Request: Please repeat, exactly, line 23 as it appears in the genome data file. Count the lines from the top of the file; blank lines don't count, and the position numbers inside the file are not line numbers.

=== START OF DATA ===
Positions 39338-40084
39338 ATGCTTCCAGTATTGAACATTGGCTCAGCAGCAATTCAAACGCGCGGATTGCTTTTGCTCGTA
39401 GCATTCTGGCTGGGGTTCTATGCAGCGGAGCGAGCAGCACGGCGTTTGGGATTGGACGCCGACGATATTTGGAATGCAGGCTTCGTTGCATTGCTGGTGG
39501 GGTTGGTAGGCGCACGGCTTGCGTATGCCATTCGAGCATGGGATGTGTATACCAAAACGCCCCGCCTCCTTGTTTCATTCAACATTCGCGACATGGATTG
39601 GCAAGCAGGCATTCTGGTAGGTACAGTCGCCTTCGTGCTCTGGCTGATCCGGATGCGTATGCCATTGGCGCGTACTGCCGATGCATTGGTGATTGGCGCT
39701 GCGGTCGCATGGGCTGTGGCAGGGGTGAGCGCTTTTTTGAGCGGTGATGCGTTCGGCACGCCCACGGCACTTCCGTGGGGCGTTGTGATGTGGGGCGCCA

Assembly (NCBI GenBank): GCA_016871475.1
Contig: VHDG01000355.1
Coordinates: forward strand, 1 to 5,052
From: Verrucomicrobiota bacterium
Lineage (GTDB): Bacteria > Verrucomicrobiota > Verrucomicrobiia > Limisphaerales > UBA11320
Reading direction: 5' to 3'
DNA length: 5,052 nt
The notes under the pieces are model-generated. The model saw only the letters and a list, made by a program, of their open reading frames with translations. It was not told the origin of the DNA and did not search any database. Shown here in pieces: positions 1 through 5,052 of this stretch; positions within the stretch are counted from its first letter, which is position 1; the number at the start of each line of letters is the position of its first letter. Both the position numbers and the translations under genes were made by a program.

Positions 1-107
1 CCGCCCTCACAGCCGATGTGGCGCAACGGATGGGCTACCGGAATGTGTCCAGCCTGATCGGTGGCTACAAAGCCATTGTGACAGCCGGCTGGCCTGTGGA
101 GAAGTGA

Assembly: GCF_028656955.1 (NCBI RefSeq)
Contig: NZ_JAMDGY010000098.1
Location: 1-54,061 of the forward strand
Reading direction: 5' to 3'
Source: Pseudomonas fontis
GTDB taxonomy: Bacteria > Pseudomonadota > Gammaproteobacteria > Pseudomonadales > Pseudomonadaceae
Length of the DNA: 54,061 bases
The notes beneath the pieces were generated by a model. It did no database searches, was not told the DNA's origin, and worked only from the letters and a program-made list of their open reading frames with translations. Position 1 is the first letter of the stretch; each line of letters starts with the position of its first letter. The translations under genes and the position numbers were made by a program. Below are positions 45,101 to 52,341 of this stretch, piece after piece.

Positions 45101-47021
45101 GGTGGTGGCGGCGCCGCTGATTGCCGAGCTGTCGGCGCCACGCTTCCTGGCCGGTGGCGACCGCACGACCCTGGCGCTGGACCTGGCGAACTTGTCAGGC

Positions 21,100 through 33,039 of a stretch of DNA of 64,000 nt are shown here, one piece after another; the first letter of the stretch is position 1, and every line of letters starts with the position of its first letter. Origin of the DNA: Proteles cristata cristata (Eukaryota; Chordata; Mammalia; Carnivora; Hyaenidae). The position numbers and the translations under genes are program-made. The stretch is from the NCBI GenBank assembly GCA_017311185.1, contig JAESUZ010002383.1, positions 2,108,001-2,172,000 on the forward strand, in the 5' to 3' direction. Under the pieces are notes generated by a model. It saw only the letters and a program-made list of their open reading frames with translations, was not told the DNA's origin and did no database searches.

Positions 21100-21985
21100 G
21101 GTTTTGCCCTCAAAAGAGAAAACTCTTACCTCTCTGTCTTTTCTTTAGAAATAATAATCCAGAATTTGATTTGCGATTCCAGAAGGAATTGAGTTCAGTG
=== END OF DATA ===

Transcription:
GTDB taxonomy: Bacteria > Pseudomonadota > Gammaproteobacteria > Pseudomonadales > Pseudomonadaceae